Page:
Who is Tracking Your Mobile Phone?
By Doug Pollack - Article on April 12, 2018
- Cyber Security
- Data Privacy
- Identity Theft and Fraud
We couldn’t do without our mobile phones. This tiny computer goes everywhere with us, as our alarm, GPS and camera. How else would we transfer money, log workouts, store plane tickets or dictate a reminder for later? While we enjoy these conveniences, we may not fully know all that is going on in the background.
Many of the apps we add to our phone not only rely on our location to give us the information we’re looking for but also make a note of and keep a history of it. The location history created through our phone every day reveals much about our personal habits. We can adjust the settings on our phone to limit how each app accesses our location information, and location services can be turned off for many apps. But, of course, some apps – like Find My Phone or Find My Friends – always need location services on.
And to make things more complex, we don’t own our location information; it’s generated and owned by our cellular provider. This fact muddies the water in trying to keep track of our personal information. Many of these apps take our unique package of data and share portions of it in an anonymous format with third parties. A recent study shows that over 70 percent of apps relay data to at least one third-party service.
Sometimes, this process is transparent and consensual, but other times, it’s not – and when it’s not, things can quickly get ugly. When news broke that Cambridge Analytica, a political firm that worked with the Trump campaign, had used Facebook data to glean location information, personal information and even personality traits from users, the social media titan was asked to testify before Congress on its privacy practices. Facebook has gathered over the course of its existence a vast array of information, ranging from the personal information you provide in your profile to your preferences as reflected in your activity on the platform to the operating systems and devices you’re using to access your profile. Responding to outrage at their cavalier attitude toward sharing user data, Facebook has solicited comments from users on revisions to their terms of service and data policy documents, which are intended to make the policies more accessible. These new versions do tighten up the access third parties have to data, but more than anything they reveal the extent to which your behavior is monitored and collected.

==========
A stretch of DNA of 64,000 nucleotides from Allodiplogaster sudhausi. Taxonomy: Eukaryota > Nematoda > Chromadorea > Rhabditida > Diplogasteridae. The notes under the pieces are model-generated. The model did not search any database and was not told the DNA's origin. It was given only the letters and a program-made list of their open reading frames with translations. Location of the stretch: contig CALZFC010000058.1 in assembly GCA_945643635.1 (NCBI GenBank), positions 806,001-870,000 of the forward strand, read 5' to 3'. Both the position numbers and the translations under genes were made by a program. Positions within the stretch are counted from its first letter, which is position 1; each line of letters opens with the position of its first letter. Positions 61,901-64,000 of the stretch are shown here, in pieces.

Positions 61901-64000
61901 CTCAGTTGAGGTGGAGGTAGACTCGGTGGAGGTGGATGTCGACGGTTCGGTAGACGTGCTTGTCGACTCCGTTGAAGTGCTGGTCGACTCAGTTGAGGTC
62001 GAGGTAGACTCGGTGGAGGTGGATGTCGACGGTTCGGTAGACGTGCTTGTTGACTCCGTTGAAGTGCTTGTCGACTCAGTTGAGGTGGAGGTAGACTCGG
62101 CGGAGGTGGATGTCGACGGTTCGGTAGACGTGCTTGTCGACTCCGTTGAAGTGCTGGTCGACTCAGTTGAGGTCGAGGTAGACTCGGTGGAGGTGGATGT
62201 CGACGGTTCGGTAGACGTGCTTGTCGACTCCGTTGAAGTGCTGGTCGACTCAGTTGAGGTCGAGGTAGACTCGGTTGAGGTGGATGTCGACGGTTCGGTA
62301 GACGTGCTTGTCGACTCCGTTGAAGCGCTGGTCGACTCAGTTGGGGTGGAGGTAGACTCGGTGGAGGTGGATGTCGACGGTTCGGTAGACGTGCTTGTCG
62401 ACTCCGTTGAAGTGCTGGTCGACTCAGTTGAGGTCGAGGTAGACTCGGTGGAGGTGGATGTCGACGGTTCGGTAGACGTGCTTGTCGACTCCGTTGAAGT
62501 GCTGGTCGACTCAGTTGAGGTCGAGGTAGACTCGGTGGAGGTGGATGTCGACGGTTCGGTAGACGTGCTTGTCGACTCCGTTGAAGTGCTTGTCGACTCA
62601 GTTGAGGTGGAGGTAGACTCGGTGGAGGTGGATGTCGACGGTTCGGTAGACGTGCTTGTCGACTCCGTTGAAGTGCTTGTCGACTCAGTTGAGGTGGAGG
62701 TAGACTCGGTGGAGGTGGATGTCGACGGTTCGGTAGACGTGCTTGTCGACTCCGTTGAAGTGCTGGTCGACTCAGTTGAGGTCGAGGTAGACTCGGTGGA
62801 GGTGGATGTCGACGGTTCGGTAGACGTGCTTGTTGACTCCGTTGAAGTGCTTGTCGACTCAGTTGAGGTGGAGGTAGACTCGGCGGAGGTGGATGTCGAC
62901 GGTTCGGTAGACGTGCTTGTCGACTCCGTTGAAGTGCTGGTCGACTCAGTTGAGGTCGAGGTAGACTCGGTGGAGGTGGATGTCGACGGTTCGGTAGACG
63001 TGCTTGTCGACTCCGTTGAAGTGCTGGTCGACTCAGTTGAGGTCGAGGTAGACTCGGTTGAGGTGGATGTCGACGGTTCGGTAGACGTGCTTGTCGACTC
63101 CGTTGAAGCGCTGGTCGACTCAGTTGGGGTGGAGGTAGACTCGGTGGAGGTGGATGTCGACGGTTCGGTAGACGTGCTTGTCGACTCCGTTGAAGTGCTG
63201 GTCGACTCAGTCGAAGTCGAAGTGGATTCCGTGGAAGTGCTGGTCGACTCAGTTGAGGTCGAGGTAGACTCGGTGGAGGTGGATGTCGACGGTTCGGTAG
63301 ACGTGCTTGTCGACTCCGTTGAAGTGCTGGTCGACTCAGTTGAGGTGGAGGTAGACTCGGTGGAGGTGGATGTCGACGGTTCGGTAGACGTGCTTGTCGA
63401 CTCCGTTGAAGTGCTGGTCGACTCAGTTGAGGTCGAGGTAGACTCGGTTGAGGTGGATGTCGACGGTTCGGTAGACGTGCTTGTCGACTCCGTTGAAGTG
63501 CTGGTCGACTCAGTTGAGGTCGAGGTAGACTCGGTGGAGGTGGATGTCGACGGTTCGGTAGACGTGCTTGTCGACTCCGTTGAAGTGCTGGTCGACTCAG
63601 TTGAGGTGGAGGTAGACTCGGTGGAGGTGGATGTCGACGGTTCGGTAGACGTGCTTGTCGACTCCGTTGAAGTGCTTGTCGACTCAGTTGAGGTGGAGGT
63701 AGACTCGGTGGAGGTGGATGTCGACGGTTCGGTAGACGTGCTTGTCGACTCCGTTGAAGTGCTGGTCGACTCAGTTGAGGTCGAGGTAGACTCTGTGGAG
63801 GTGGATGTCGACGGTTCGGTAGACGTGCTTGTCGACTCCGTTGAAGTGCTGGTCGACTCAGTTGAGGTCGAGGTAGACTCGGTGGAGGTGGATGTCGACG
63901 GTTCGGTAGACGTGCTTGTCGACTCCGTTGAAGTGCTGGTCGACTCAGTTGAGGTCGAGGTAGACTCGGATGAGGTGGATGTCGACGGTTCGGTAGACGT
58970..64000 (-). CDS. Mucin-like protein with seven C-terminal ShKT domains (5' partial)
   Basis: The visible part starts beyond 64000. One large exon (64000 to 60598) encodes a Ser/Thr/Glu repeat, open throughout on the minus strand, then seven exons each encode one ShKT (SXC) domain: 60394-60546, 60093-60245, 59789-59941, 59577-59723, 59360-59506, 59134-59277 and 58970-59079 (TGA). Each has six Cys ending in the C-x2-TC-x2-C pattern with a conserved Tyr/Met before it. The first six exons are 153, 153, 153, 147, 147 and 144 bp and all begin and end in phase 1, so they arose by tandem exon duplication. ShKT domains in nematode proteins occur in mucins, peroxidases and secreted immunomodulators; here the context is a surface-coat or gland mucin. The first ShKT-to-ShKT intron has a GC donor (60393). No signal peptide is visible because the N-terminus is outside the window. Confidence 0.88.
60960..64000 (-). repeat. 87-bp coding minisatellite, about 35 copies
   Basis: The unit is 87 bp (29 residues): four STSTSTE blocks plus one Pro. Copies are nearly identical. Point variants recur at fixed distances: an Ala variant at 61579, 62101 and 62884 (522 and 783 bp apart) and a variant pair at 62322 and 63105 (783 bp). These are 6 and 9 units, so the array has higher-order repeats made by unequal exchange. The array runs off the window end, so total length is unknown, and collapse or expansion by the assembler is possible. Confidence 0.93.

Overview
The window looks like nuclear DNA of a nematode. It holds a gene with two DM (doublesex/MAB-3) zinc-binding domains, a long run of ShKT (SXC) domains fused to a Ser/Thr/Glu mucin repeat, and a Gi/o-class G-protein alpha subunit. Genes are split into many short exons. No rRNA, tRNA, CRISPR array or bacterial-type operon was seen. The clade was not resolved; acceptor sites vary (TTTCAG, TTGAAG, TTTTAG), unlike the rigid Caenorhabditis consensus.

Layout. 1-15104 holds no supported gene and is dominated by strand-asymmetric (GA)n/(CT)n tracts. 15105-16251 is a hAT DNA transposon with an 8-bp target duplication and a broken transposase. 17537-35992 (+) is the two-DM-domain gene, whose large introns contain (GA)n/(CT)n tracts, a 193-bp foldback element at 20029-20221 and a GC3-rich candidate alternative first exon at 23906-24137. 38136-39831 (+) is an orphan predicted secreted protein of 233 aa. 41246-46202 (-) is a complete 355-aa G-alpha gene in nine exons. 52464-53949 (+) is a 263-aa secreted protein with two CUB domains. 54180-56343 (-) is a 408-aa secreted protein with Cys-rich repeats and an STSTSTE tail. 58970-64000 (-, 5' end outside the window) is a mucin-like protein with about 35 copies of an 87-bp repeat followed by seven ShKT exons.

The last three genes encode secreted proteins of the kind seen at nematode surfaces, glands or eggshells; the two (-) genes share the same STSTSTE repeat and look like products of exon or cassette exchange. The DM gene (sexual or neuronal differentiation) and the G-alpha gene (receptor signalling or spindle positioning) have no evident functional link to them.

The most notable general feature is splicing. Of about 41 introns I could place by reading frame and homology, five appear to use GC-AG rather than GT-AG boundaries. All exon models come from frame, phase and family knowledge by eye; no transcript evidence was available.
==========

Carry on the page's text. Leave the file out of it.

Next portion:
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What else happens to our location data, and what are third parties doing with it? Marketers want to find their customers. Advertisers are interested in where you go and what you do so they can geotarget you with tailored advertising when you are near their stores. They also want to know your interests and general shopping habits so they can make their products and branding more appealing to you. Data brokers like Acxiom and others work to combine data for a more complete picture of the consumer, drawing from social media, company websites and offline sources. “I’ve talked to a lot of ad tech and marketing people, [and] for them location data is the promised stuff of the future,” says Gilad Lotan, now vice president of Buzzfeed’s data science team.
We need to be aware of the potential in this extended use of location data. First of all, it has been demonstrated that an individual can be easily identified from “anonymized” location data. The data trails that we all create, when combined with publicly available data, can be almost as unique to us as our own signature. For example, if you own a home, your name and address are in public records, and when combined with simple location data, the package of information can quickly be tied to you.
It should be comforting that most of us are not special targets of surveillance, but our greater concern is to protect against identity fraud. Burglars and bad actors shouldn’t be able to trace our location, and personal privacy is an important part of our freedom. And while it’s still unclear what repercussions will come from the Facebook reveal, one thing is for sure: how companies handle customer information and how customers think about it will never be the same.
In the technology arena, convenience and cool have long been at war with security and privacy—usually with convenience and cool winning. The latest and greatest device is rarely the safest and most secure. As FBI CISO Arlette Hart has said, “[With technology], cool trumps safe.”
The world of privacy and information security has changed so fast in the past five years that most organizations are racing to catch up. Business processes, policies, and technologies all must be adapted to deal with the explosion of cyber-crime and the evolving regulatory landscape. Change is hard, but one upside of all this change is that we have learned a lot about dealing with privacy and security threats, and we can apply that knowledge to new business planning, putting privacy and security at the core of new systems and processes. When you are starting up a new business, line of business, or even a new business process, you have a rare opportunity not only to match technology and processes to today’s privacy and security requirements but to look ahead and plan for what’s coming down the line.